In the wake of Trump's Twitter beef with Golden State Warriors’ Stephen Curry and the NFL players kneeling during the national anthem, The Washington Post released findings from a recent survey they conducted across the four major sports leagues in the United States. The conclusion? A majority of these professional sports leagues and teams want nothing to do with Trump's hotels anymore. (*pretends to be shocked*)
In their survey, The Post reached out to 123 teams, received 105 responses and reported that not one team has confirmed its players stay at Trump properties. The Post also reports that out of the 17 teams across the four leagues that have stayed in Trump hotels previous years, a whopping 16 teams (at least) are no longer customers. (Yikes)
It's important to note, however, that NFL teams don't typically stay at luxury hotels, The Post reports. A majority of the professional sports teams that did business with Trump hotels came from the National Basketball Association, spending tens of thousands of dollars mostly at the Trump SoHo location. Their business began to change in June of 2015 when Trump joined the presidential race, striking unease in players due to Trump's blatant issues with immigration, as well as stories of law enforcement's treatment of African Americans circulating the media.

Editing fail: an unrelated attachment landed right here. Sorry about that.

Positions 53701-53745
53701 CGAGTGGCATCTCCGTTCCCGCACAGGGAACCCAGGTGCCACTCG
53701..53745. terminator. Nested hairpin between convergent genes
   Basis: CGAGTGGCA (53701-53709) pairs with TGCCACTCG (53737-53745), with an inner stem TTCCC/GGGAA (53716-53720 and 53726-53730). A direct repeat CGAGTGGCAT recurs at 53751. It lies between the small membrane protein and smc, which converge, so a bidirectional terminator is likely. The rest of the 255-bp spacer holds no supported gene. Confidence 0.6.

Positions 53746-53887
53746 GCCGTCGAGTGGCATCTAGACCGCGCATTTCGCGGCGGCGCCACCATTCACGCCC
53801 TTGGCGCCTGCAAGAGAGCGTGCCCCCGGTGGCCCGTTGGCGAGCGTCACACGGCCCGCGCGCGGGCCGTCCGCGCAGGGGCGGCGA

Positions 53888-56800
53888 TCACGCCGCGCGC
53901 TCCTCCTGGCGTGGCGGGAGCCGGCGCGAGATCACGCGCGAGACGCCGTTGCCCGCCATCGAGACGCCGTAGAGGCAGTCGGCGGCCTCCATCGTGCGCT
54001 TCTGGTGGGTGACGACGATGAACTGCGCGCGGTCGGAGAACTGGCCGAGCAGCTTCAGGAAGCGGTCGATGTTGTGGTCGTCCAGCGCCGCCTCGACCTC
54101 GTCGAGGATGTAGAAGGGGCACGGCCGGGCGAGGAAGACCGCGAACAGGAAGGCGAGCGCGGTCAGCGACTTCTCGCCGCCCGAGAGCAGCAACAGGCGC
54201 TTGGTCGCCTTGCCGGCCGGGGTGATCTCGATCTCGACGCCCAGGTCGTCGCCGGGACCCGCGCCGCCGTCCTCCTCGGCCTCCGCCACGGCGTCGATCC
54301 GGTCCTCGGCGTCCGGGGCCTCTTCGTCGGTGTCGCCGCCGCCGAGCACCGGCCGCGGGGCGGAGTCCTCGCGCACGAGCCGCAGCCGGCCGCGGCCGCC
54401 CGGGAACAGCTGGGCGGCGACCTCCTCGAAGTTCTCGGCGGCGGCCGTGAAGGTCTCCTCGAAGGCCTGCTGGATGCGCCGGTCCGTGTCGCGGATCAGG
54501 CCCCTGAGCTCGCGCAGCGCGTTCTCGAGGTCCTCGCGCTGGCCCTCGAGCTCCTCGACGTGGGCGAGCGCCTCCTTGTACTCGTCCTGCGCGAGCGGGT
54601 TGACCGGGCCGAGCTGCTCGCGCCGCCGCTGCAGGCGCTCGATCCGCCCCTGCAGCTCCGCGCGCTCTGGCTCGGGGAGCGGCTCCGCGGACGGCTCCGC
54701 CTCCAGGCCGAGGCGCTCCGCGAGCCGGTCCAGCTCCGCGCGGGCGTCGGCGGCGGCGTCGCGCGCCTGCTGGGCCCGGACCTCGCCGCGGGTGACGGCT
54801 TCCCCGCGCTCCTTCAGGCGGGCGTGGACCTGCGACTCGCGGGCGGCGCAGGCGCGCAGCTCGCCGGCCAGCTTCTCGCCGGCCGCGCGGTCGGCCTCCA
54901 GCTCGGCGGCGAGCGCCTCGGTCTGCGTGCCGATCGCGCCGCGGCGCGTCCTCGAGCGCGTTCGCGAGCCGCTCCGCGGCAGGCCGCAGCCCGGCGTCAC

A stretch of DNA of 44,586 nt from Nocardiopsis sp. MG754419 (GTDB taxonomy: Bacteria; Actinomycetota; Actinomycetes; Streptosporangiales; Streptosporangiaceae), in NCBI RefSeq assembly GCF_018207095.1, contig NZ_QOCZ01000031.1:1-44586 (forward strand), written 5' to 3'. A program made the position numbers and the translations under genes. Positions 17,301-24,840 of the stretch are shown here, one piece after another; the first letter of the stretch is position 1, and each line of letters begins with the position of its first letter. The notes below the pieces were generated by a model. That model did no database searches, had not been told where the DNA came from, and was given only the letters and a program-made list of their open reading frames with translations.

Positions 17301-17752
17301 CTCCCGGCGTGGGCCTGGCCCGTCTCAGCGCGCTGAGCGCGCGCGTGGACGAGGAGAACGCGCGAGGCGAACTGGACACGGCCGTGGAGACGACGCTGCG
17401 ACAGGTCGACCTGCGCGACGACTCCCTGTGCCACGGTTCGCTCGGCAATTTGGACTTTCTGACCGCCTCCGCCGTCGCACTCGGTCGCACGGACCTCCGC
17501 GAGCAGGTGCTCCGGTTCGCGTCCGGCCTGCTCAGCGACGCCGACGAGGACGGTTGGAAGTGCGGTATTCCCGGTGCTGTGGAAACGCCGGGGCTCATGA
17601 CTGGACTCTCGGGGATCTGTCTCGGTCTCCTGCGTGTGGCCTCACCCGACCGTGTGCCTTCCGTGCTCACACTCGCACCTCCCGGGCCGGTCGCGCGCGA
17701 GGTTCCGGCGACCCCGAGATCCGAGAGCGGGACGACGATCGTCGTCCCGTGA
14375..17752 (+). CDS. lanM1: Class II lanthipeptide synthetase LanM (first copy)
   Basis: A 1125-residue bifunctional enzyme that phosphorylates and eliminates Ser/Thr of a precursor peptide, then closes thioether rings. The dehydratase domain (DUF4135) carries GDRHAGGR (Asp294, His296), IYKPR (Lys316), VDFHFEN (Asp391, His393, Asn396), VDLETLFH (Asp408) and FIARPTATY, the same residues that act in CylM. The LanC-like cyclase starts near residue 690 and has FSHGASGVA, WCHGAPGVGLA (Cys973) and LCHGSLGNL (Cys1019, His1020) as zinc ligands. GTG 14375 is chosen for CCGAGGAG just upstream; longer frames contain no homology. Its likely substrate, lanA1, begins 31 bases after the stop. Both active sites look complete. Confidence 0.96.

In an interview with The Post this week, Warriors coach Steve Kerr made a comment about the recent trend. "The president has seemingly made a point of dividing us as best he can. He continually offends people, and so people don’t want to stay at his hotel. It’s pretty simple." The Warriors stopped staying at Trump SoHo in 2016, according to the survey.
While some of the teams offered up reasons other than politics for no longer frequenting Trump's hotels, such as travel difficulties, some players have made their own choice to not stay in Trump's hotels in recent years and have even made statements suggesting their reasoning had to do with Trump himself.
"I'm proud to not stay in Trump hotels," said Milwaukee Bucks Jabari Parker to Sporting News last November. "I don't support someone who endorses hate on other people. He ran his campaign on hate. He's attacked everything that I am and believe."
"You can draw your own conclusions," said Los Angeles Dodger's Adrian Gonzalez, who chose not to stay there with his team back in May 2016, to the Los Angeles Times. "They’re probably right."
If there's one conclusion that's for sure, it's that Trump's businesses are losing major buzz and major dollars from what used to be some of his biggest patrons. (And that's not fake news)